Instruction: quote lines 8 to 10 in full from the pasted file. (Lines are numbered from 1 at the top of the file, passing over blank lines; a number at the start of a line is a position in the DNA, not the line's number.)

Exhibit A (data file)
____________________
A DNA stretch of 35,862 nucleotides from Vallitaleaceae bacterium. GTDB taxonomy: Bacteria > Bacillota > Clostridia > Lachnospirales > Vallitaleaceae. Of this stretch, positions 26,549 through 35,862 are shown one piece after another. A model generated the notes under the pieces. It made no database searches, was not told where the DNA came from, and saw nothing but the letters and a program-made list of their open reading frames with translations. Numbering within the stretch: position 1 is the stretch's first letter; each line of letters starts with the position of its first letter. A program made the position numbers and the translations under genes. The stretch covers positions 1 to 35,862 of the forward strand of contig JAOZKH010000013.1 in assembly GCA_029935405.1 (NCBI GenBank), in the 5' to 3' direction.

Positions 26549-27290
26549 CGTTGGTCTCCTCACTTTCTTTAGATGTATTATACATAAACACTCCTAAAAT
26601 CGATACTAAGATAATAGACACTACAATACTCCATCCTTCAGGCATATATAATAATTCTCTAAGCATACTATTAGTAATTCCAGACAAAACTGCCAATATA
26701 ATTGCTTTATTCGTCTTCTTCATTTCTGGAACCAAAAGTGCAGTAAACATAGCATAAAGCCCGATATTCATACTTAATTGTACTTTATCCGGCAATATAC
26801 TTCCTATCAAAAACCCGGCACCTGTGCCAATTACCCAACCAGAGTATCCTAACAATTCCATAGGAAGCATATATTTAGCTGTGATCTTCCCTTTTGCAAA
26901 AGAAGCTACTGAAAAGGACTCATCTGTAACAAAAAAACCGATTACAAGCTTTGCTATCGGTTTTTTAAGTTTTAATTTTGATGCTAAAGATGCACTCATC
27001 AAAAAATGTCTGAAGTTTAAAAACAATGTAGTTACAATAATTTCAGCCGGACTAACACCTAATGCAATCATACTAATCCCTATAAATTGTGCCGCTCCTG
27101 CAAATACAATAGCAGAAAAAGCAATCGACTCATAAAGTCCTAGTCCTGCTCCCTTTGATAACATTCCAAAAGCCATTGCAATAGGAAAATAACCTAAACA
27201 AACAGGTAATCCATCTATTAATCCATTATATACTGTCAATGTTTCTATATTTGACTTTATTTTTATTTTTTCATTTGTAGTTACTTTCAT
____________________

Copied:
27001 AAAAAATGTCTGAAGTTTAAAAACAATGTAGTTACAATAATTTCAGCCGGACTAACACCTAATGCAATCATACTAATCCCTATAAATTGTGCCGCTCCTG
27101 CAAATACAATAGCAGAAAAAGCAATCGACTCATAAAGTCCTAGTCCTGCTCCCTTTGATAACATTCCAAAAGCCATTGCAATAGGAAAATAACCTAAACA
27201 AACAGGTAATCCATCTATTAATCCATTATATACTGTCAATGTTTCTATATTTGACTTTATTTTTATTTTTTCATTTGTAGTTACTTTCAT